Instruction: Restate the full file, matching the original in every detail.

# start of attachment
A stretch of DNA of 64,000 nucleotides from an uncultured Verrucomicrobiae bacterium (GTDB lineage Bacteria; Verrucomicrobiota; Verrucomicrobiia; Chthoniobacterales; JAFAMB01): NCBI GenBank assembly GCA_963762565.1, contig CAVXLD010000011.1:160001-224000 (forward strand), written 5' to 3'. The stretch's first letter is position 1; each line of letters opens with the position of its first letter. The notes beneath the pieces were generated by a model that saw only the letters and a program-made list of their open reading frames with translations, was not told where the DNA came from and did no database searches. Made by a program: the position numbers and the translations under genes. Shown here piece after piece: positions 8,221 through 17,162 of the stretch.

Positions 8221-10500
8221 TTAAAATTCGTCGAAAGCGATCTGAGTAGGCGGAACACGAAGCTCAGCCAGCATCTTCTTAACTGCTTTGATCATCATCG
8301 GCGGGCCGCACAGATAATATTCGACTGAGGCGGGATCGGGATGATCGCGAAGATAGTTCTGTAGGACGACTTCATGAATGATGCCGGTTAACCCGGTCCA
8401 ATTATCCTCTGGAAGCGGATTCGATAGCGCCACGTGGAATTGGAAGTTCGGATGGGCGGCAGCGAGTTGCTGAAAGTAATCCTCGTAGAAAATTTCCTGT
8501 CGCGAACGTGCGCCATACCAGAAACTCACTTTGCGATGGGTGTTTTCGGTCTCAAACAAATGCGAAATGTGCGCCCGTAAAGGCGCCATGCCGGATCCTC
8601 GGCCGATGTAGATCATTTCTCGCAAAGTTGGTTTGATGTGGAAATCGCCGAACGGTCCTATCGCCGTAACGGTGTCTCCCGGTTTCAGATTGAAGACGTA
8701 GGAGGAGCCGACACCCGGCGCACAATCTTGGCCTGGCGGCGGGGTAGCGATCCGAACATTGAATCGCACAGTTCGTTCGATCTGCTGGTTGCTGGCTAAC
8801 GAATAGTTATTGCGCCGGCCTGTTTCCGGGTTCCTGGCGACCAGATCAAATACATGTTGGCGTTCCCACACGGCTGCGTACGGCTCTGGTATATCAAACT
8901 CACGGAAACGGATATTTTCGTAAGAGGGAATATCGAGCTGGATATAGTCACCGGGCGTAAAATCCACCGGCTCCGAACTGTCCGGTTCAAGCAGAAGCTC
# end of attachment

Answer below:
A stretch of DNA of 64,000 nucleotides from an uncultured Verrucomicrobiae bacterium (GTDB lineage Bacteria; Verrucomicrobiota; Verrucomicrobiia; Chthoniobacterales; JAFAMB01): NCBI GenBank assembly GCA_963762565.1, contig CAVXLD010000011.1:160001-224000 (forward strand), written 5' to 3'. The stretch's first letter is position 1; each line of letters opens with the position of its first letter. The notes beneath the pieces were generated by a model that saw only the letters and a program-made list of their open reading frames with translations, was not told where the DNA came from and did no database searches. Made by a program: the position numbers and the translations under genes. Shown here piece after piece: positions 8,221 through 17,162 of the stretch.

Positions 8221-10500
8221 TTAAAATTCGTCGAAAGCGATCTGAGTAGGCGGAACACGAAGCTCAGCCAGCATCTTCTTAACTGCTTTGATCATCATCG
8301 GCGGGCCGCACAGATAATATTCGACTGAGGCGGGATCGGGATGATCGCGAAGATAGTTCTGTAGGACGACTTCATGAATGATGCCGGTTAACCCGGTCCA
8401 ATTATCCTCTGGAAGCGGATTCGATAGCGCCACGTGGAATTGGAAGTTCGGATGGGCGGCAGCGAGTTGCTGAAAGTAATCCTCGTAGAAAATTTCCTGT
8501 CGCGAACGTGCGCCATACCAGAAACTCACTTTGCGATGGGTGTTTTCGGTCTCAAACAAATGCGAAATGTGCGCCCGTAAAGGCGCCATGCCGGATCCTC
8601 GGCCGATGTAGATCATTTCTCGCAAAGTTGGTTTGATGTGGAAATCGCCGAACGGTCCTATCGCCGTAACGGTGTCTCCCGGTTTCAGATTGAAGACGTA
8701 GGAGGAGCCGACACCCGGCGCACAATCTTGGCCTGGCGGCGGGGTAGCGATCCGAACATTGAATCGCACAGTTCGTTCGATCTGCTGGTTGCTGGCTAAC
8801 GAATAGTTATTGCGCCGGCCTGTTTCCGGGTTCCTGGCGACCAGATCAAATACATGTTGGCGTTCCCACACGGCTGCGTACGGCTCTGGTATATCAAACT
8901 CACGGAAACGGATATTTTCGTAAGAGGGAATATCGAGCTGGATATAGTCACCGGGCGTAAAATCCACCGGCTCCGAACTGTCCGGTTCAAGCAGAAGCTC